Nancy Pelosi has managed to severely scar her leadership even before taking up the gavel as the new speaker of the House. First, she played politics with the leadership of the House Intelligence Committee to settle an old score and a new debt. And then she put herself in a lose-lose position by trying to force a badly tarnished ally, Representative John Murtha, on the incoming Democratic Congress as majority leader. The party caucus put a decisive end to that gambit yesterday, giving the No. 2 job to Steny Hoyer, a longtime Pelosi rival.
But Ms. Pelosi’s damage to herself was already done. The well-known shortcomings of Mr. Murtha were broadcast for all to see — from his quid-pro-quo addiction to moneyed lobbyists to the grainy government tape of his involvement in the Abscam scandal a generation ago. The resurrected tape — feasted upon by Pelosi enemies — shows how Mr. Murtha narrowly survived as an unindicted co-conspirator, admittedly tempted but finally rebuffing a bribe offer: “I’m not interested — at this point.”
Mr. Murtha would have been a farcical presence in a leadership promising the cleanest Congress in history. Ms. Pelosi should have been first to realize this, having made such a fiery campaign sword of her vows to end Capitol corruption. Instead, she acted like some old-time precinct boss and lost the first test before her peers.
As incoming speaker, Ms. Pelosi will be dogged by skepticism — from within the party and without — about her political smarts and her ability to deliver a galvanized agenda. It was a no-brainer for the caucus to end the misguided fight for Mr. Murtha, who belittled the need for reform. Now the pressure is even greater for Speaker-elect Pelosi to recover by leading the House to something actually worth fighting for — starting with credible anticorruption strictures. For this she needs gaffe-wary advisers, among them Mr. Hoyer, who has his own questionable record of flourishing in big-money politics. The new majority — led by a presumably wiser speaker — must realize by now that intramural vendetta is hardly a substitute for productive government.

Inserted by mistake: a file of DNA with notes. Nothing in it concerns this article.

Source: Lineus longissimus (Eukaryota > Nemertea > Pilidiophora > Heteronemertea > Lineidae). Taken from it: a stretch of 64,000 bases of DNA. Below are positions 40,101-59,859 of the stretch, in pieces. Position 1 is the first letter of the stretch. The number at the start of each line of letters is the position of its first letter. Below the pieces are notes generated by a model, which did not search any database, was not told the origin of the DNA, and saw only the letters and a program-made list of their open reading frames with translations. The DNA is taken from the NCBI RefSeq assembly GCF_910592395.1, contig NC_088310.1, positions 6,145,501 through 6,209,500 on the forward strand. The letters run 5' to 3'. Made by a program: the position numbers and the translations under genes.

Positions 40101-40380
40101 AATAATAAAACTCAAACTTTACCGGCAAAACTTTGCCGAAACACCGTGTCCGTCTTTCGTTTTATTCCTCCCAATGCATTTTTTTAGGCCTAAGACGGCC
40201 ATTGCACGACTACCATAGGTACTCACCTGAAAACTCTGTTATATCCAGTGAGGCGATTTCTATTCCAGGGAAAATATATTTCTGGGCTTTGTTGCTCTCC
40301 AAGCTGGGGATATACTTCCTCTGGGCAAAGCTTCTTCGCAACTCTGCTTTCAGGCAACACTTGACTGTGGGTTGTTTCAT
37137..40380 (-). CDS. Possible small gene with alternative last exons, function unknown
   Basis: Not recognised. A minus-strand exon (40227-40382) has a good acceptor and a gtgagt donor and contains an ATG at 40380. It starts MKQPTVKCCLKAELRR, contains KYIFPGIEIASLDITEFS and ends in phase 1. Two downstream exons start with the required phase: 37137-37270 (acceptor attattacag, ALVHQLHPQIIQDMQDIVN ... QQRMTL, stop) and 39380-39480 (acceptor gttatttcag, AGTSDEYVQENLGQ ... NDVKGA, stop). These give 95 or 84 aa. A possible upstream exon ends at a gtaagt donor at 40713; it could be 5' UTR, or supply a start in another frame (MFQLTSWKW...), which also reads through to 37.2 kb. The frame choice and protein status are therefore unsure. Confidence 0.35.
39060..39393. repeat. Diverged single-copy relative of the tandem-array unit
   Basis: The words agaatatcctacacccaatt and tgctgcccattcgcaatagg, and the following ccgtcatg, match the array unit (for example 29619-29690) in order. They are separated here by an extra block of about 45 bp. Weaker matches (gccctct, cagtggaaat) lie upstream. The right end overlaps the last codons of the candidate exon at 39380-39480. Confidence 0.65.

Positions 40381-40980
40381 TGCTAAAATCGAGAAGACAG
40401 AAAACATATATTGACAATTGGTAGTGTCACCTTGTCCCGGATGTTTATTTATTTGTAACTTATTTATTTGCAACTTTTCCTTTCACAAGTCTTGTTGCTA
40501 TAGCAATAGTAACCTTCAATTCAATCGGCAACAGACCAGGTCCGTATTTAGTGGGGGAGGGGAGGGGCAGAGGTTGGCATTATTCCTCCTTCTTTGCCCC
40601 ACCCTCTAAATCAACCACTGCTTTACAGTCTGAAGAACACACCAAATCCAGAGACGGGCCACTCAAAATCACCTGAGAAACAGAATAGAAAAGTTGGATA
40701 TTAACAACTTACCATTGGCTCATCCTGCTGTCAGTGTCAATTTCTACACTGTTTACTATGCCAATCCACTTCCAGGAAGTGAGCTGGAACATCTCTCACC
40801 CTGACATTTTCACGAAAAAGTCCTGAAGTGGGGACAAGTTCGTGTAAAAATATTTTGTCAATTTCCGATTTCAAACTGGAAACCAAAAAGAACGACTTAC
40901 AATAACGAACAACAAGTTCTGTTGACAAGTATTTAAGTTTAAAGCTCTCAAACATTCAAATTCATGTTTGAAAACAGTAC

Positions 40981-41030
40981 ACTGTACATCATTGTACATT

As bad as Pelosi's attempt at putting Murtha in the Majority Leader's job was, I think her decision to put Hastings in as chairman of the House Intelligence Committee is even worse. Hastings, a former federal judge, was impeached by a Democratic-controlled House and convicted by the Democratic-controlled Senate for allegedly taking bribes and committing perjury in the late 1980s. The Black Caucus pushed his appointment over the senior Democratic member of the committee, Rep. Jane Harmon. This has produced outrage from many corners. "Should Pelosi actually follow through and give Hastings the chairmanship of the Intelligence Committee, it would turn the House of Representatives into Theater of the Absurd," Mary Laney wrote for the Chicago-Sun Times. Jim Kouri, writing for the Post Chronicle, says that the "idea of putting this sleazebag in a position where he would be privy to the most sensitive national security secrets is untenable."
The Raw Story reported that Pelosi had personal animus towards Harmon because she had not been sufficiently critical of the Bush administration. As NBC's Andrea Mitchell explained, "Pelosi believes Harman "hasn't been tough enough on the Bush administration, on intelligence issues, that she wasn’t, that she was too moderate, too centrist, even though she is the most credible Democrat on all of these issues and has a national following and it is a really nasty fight among two powerful congresswomen."